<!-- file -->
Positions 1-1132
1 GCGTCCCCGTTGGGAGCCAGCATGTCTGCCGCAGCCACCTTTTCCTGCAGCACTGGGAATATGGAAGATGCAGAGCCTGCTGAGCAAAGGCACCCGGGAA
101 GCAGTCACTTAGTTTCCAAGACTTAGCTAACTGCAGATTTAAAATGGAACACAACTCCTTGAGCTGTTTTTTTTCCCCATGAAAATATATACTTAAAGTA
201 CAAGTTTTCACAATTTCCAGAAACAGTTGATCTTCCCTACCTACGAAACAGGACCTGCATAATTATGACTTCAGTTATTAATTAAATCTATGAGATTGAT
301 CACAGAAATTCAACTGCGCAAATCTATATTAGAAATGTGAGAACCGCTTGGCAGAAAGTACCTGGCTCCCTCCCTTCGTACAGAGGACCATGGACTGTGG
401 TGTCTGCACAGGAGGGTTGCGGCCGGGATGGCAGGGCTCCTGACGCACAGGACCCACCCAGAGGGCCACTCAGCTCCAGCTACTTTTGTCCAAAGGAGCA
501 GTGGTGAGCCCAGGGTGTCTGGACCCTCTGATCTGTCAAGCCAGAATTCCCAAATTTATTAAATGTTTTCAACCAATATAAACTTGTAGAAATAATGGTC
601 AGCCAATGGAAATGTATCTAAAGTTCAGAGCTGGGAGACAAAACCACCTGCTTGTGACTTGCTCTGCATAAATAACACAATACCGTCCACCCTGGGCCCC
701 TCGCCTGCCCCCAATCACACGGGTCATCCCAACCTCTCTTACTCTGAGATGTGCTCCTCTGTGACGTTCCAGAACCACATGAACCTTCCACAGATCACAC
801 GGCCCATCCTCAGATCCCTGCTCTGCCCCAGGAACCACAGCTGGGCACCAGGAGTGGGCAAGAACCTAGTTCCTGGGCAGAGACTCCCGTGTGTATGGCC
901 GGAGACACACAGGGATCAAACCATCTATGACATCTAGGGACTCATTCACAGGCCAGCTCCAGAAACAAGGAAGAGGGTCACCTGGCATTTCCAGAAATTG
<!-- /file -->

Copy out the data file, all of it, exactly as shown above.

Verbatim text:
Positions 1-1132
1 GCGTCCCCGTTGGGAGCCAGCATGTCTGCCGCAGCCACCTTTTCCTGCAGCACTGGGAATATGGAAGATGCAGAGCCTGCTGAGCAAAGGCACCCGGGAA
101 GCAGTCACTTAGTTTCCAAGACTTAGCTAACTGCAGATTTAAAATGGAACACAACTCCTTGAGCTGTTTTTTTTCCCCATGAAAATATATACTTAAAGTA
201 CAAGTTTTCACAATTTCCAGAAACAGTTGATCTTCCCTACCTACGAAACAGGACCTGCATAATTATGACTTCAGTTATTAATTAAATCTATGAGATTGAT
301 CACAGAAATTCAACTGCGCAAATCTATATTAGAAATGTGAGAACCGCTTGGCAGAAAGTACCTGGCTCCCTCCCTTCGTACAGAGGACCATGGACTGTGG
401 TGTCTGCACAGGAGGGTTGCGGCCGGGATGGCAGGGCTCCTGACGCACAGGACCCACCCAGAGGGCCACTCAGCTCCAGCTACTTTTGTCCAAAGGAGCA
501 GTGGTGAGCCCAGGGTGTCTGGACCCTCTGATCTGTCAAGCCAGAATTCCCAAATTTATTAAATGTTTTCAACCAATATAAACTTGTAGAAATAATGGTC
601 AGCCAATGGAAATGTATCTAAAGTTCAGAGCTGGGAGACAAAACCACCTGCTTGTGACTTGCTCTGCATAAATAACACAATACCGTCCACCCTGGGCCCC
701 TCGCCTGCCCCCAATCACACGGGTCATCCCAACCTCTCTTACTCTGAGATGTGCTCCTCTGTGACGTTCCAGAACCACATGAACCTTCCACAGATCACAC
801 GGCCCATCCTCAGATCCCTGCTCTGCCCCAGGAACCACAGCTGGGCACCAGGAGTGGGCAAGAACCTAGTTCCTGGGCAGAGACTCCCGTGTGTATGGCC
901 GGAGACACACAGGGATCAAACCATCTATGACATCTAGGGACTCATTCACAGGCCAGCTCCAGAAACAAGGAAGAGGGTCACCTGGCATTTCCAGAAATTG